Citizen Team To Dig Into City Of Miamis Finances Hunt For Solutions
Written by Risa Polansky on April 8, 2010
By Risa Polansky
A citizen taskforce charged with helping Miami out of its fiscal quagmire is to convene for the first time as early as this week.
Private-sector members say the first step will be to get a grip on exactly where the city stands fiscally before even spit-balling potential solutions.
Commission Chair Marc Sarnoff since February has called for a budget advisory committee, hoping a team of outside local experts could help brainstorm moneysaving and revenue-generating ideas.
Things really started coming together late last month, when the administration announced a surprise $54 million hole that needed filling in last year’s budget and a projected $28 million deficit for the ongoing fiscal year, now half over.
"Now that we have the numbers for ’09 and we have at least a projection, I believe it’s time to convene the committee," Mayor Tomás Regalado said at the last city commission meeting.
Committee members say they’re ready to get started — but first need a clear and detailed financial picture.
"You don’t want to attack a problem with an idea already," said Tony Argiz, managing partner at accounting and consulting firm Morrison Brown Argiz & Farra and a member of the newly formed taskforce.
He’s waiting to see a final audit and other documents like union contracts, to powwow with city numbers crunchers and "really get a good orientation," he said. "Then once you’ve done that, you can start getting ideas."
Investment banker and former securities lawyer James Cassel, president of financial advisory firm J. Cassel & Co. and another taskforce member, said the same. "I really want to get educated by the staff as to what the status of the city is, what the potential issues might be," he said. "I think one has to go into these things with an open mind."
Until a full financial picture is painted, "I think it’s difficult to come forth with any recommendations," Mr. Cassel said, acknowledging that "it’s very difficult choices that have to be made," though it’s up to commissioners — not the taskforce — to make them.
Mr. Argiz pointed to pension liabilities as a standout city problem.
Miami now faces $892 million unfunded liabilities.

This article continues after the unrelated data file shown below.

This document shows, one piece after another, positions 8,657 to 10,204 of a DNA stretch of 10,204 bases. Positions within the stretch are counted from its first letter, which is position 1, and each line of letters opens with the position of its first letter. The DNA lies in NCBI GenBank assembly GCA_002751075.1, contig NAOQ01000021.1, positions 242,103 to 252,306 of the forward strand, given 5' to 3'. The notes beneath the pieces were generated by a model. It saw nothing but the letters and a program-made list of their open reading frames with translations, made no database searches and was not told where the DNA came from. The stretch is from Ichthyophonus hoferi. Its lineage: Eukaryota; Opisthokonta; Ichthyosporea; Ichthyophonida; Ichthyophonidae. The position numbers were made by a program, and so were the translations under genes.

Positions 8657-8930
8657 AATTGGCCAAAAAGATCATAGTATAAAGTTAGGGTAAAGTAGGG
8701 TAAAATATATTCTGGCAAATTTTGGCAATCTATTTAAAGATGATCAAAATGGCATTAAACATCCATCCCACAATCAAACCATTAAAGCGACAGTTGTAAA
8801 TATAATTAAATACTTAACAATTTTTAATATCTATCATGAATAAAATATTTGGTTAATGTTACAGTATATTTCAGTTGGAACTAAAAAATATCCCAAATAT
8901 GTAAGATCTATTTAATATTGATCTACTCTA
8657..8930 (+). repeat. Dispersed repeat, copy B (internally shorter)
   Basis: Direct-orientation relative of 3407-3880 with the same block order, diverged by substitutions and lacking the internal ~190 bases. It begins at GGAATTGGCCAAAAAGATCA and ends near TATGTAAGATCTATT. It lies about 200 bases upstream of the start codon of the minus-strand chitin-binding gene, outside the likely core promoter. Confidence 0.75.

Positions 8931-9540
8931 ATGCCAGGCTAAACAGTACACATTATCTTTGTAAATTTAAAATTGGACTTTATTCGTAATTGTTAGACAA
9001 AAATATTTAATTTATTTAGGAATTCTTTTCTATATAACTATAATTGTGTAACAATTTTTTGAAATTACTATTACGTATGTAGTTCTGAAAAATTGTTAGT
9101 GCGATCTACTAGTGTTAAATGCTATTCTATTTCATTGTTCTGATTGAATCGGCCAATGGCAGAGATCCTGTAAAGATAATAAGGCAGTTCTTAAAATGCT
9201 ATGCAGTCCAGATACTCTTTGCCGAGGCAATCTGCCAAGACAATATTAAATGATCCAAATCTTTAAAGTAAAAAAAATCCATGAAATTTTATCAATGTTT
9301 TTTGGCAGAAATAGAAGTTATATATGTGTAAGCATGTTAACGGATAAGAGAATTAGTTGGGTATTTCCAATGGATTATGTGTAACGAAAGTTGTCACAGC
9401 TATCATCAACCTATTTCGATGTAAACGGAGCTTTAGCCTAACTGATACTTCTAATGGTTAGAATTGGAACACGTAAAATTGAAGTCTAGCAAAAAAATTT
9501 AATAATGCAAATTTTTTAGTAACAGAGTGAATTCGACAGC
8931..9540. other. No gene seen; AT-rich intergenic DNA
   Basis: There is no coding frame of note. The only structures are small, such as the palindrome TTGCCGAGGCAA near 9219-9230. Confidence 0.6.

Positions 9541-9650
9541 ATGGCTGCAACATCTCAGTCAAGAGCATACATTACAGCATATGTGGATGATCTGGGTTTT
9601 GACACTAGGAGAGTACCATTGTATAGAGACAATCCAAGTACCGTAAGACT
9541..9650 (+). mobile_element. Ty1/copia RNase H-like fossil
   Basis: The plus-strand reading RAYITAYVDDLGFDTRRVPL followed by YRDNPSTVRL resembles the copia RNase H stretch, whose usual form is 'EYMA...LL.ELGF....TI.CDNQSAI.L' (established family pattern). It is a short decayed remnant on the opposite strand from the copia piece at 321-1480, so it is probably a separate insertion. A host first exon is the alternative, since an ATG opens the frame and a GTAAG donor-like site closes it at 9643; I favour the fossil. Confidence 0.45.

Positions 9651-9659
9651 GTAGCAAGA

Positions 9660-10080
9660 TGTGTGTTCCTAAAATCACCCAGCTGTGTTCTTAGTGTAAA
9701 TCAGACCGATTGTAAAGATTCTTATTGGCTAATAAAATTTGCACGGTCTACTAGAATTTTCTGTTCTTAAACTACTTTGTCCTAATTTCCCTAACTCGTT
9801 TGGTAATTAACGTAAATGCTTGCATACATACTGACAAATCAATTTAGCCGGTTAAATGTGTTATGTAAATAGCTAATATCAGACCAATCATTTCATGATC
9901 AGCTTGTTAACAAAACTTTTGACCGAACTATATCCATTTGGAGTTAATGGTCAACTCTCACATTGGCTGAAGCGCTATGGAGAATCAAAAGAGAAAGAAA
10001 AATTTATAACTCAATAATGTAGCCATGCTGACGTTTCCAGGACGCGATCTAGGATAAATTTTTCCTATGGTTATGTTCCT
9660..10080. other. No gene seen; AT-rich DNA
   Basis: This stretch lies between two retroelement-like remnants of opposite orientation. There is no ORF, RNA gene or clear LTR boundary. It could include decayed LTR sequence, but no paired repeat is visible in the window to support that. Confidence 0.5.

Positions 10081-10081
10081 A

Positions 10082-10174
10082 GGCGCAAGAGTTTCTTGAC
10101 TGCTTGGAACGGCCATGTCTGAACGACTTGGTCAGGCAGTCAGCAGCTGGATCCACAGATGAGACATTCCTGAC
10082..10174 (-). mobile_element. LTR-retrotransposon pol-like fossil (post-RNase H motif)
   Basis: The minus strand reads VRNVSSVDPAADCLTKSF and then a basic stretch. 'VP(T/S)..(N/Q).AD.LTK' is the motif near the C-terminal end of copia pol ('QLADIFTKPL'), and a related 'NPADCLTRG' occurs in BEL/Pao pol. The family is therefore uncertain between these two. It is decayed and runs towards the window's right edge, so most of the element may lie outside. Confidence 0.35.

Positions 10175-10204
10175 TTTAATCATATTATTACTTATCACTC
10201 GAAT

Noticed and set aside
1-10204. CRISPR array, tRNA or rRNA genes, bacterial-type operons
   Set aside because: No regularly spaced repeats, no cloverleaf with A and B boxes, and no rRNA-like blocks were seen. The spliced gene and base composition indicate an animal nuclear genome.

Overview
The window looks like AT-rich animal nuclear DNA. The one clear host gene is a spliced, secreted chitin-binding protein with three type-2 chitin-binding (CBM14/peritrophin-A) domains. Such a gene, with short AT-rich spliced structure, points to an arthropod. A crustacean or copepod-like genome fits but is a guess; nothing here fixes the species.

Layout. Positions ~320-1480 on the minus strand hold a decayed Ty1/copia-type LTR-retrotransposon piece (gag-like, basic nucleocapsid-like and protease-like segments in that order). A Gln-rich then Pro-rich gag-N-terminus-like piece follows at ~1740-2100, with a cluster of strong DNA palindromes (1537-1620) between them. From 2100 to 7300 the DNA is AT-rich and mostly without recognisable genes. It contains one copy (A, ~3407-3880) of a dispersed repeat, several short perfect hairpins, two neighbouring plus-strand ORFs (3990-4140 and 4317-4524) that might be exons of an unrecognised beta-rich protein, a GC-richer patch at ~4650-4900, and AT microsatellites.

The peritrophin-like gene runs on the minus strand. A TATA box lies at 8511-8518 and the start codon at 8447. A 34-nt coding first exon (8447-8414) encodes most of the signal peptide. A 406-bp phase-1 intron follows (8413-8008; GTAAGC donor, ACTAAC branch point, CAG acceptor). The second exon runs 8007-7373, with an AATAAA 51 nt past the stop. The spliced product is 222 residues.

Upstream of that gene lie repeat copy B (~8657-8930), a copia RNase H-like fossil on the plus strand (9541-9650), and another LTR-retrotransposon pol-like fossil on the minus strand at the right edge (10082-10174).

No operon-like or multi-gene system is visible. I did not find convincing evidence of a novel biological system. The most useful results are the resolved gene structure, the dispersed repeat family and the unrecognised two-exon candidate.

He noted also that labor eats up much of the city’s budget.
In theory, "all you’ve got to do is focus on that," Mr. Argiz said, though it can’t happen without union cooperation.
Many city officials have also cited labor costs as one of the roots of the fiscal fiasco, noting that they make up 80% of the city’s $500 million-plus budget.
Union negotiations are upcoming, with proposals due May 1.
Commissioner Sarnoff has called labor the "meat" when it comes to getting the city back on track financially, and any other budget cuts simply "gravy."
Alarmed with the city’s financial state and fearful reserves could dip below $11 million this year, Mr. Sarnoff is looking into the ins and outs of declaring a financial emergency or bankruptcy, with a memo from City Attorney Julie Bru due soon.
Mr. Argiz said he’s been reading up on cities in similar situations, such as Vallejo in California, which declared Chapter 9 bankruptcy in 2008 and is still stuck with a reported $84 million in future pension obligations.
"So I’m not really sure what you can do with a Chapter 9," Mr. Argiz said.
Mr. Cassel also noted that neither the taskforce nor the commission has free rein to make changes in certain areas, such as restricted revenue use.
It’s important, he said, to "understand what the flexibility of those things are. Certain things are fixed, certain things are not."
While Mayor Regalado plans some private commission sessions to talk union contracts, the idea is for budget taskforce meetings to be public.
He said he plans to attend, as does Commissioner Sarnoff.
Commissioner Frank Carollo, an accountant, has also expressed interest.
Other taskforce members include accountants Fausto Alvarez and Carol Gardner; Arturo Ross, who Mr. Sarnoff has called an expert in union and pension issues; firefighter Tom Gabriel, Michael J. Butler and Bob Rodriguez, president of NatCom Marketing. Advertisement